My name clearly is not Sinnerman – it would have been apt though – it’s Gert-Jan, GJ for friends. Non-Dutch speakers often struggle with its pronunciation, so most call me Johnny.
Born in the Chinese year of the monkey, (insert joke here) one year before Apollo 11 landed on the moon, an achievement that never fails to impress me, Sinnerman grew up in the South of the Netherlands, near the Belgian border, which instilled a life-long love and appreciation for all things Belgian. Most people laugh when he tells them, he feels part Belgian. Little do they know.
Sinnerman moved to Rotterdam to study Economics & Business at Erasmus University, which he combined with career as a deejay, before it was cool. These days it is hard go into a meeting without some father discreetly asking for advice on how his son can break into the scene. Still waiting for the first parent to ask how their daughter can make it as a deejay. Very unfortunate, music is passion and women bring their own unique style to the mix (pun intended).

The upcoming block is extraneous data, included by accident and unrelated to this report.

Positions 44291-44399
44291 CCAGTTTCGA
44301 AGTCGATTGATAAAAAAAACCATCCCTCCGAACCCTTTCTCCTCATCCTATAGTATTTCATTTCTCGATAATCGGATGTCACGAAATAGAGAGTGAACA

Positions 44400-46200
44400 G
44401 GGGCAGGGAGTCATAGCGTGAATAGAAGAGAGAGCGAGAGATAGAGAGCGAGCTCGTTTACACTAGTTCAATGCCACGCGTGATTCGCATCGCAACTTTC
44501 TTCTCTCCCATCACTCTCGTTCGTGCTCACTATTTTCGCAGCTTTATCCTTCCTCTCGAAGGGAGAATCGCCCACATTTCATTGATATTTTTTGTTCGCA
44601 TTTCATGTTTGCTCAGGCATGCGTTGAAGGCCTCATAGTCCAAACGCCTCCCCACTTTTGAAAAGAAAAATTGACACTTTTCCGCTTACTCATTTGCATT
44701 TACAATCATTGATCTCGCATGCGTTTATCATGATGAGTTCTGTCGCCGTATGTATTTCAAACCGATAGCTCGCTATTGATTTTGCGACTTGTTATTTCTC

Looking back Sinnerman realizes he spent over half of his life in the Netherlands’ second city, so it’s gotta be a good place to live. He works as a finance professional, even though he wanted to be an archaeologist as a kid.
Even as a little boy, whenever he visited a shop, he wondered why certain products were displayed near the entrance but not others. His love for anything business and his curious analytical mind led him to a career in business, and yes he loves it. His inner-archaeologist is still very much alive, but remains dormant until it is travelling time again.
The name Sinnerman obviously is a marketing ploy and on page two of the manual it says you have to share some guilty secrets to “meaningfully” connect with your audience. Get ready to be surprised. Sinnerman loves sweets and cakes with an artificial citrus flavour. He is passionate about his bike as mode of transportation at home, but whenever he is abroad travelling he prefers the local bus over a taxi. Sinnerman’s inner geek enjoys building highly complicated Excel spreadsheets, but abides by the advice of Edward Tufte, who says less is more.